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Early Career of Condoleezza Rice

Condoleezza Rice was hired to be an assistant professor at Stanford in 1981. While at Stanford she received two teaching awards and got a great reputation as a teacher. Other universities saw her value and attempted to recruit her. While at Stanford she did fellowships at the Counsel on Foreign Relations and the Hoover Institution.

She had been a Democrat, but several experiences had changed her mind about her party affiliation. First she thought that Jimmy Carter and other Liberals were quite naive about the Soviet Union and the communists. She understood the Soviet ability to be deceitful and power hungry. Carter seemed blissfully unaware, making many huge foreign policy missteps, including his dealings with the Soviets over their adventure in Afghanistan and his relinquishing of the Panama Canal. She also felt that the Democrats had a condescending attitude toward minorities. She became a Republican.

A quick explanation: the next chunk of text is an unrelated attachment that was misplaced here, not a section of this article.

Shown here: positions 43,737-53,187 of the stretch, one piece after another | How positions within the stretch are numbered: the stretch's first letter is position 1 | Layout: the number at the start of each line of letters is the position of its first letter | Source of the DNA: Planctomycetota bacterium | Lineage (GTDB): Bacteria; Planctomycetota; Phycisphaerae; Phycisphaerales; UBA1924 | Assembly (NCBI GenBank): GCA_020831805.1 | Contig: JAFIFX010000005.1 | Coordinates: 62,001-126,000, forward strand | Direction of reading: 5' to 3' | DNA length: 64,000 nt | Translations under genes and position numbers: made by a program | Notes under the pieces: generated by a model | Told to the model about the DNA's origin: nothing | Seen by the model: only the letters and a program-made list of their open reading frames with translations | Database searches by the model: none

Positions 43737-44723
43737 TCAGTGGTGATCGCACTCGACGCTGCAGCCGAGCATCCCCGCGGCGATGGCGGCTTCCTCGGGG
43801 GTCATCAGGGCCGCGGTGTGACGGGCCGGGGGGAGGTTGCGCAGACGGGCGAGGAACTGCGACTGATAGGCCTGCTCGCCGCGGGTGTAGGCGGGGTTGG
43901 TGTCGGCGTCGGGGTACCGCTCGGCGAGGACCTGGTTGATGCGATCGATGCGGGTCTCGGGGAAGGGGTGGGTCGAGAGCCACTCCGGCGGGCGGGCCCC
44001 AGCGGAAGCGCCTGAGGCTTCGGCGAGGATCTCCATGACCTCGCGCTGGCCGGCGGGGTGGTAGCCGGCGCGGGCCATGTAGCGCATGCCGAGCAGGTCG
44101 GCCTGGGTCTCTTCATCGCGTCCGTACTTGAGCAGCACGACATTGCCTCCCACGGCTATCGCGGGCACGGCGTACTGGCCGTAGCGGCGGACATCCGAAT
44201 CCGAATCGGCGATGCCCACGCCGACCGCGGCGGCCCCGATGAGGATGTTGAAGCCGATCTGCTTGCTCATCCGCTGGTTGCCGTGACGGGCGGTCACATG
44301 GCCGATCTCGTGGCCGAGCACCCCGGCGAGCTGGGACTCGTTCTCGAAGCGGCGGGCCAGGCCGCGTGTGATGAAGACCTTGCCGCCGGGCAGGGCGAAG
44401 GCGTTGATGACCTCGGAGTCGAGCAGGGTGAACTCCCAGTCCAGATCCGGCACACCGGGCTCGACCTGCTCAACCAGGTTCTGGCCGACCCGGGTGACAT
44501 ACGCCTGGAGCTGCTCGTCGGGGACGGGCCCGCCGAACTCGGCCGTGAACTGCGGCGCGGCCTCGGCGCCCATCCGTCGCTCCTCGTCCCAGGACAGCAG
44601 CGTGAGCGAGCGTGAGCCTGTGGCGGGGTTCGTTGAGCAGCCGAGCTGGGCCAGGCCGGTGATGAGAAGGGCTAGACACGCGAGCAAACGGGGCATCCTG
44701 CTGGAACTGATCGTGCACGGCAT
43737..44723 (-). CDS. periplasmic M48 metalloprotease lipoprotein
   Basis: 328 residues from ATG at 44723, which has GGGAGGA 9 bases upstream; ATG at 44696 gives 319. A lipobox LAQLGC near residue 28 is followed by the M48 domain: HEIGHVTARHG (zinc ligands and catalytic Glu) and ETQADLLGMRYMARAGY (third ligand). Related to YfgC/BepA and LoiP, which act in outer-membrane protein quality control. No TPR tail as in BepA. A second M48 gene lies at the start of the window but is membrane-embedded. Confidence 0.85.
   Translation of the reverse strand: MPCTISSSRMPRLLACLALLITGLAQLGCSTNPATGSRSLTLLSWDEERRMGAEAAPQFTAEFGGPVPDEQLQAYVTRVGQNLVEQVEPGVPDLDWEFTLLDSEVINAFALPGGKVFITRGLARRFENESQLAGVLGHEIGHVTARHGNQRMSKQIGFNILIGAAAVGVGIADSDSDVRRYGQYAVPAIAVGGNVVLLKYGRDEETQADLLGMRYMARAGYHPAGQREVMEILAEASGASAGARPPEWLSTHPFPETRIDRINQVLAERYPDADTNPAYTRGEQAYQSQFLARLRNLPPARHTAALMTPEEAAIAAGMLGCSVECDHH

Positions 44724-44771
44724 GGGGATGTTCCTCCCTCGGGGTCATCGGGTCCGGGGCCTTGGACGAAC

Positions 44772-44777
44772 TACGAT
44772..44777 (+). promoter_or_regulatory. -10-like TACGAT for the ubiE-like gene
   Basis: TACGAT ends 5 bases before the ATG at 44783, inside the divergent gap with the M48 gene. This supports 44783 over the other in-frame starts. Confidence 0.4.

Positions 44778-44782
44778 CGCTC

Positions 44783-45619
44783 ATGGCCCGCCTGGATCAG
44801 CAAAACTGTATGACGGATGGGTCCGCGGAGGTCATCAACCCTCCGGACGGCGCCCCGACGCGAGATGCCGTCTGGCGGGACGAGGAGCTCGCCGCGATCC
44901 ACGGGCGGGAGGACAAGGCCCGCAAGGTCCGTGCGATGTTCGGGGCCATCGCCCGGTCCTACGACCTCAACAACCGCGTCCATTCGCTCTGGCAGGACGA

She dazzled other scholars in her field and became known as a confident and electrifying speaker. She was especially known for her preparedness.

Her mother died in 1985. Her father moved to California to be closer to Condoleezza. She did much to care for him, helping to get him a new job and find an apartment. Besides being mentored by renown scholars, she was growing into a mentor herself. Many students found her advice sage and her insights profound.

She met Brent Scowcroft in 1984 and impressed him greatly. He was an influential policy advisor in the Reagan White House. He talked Condoleezza Rice into coming on the president's NSC (National Security Council) staff in 1989.

Next Page: Condoleezza Rice at the NSC


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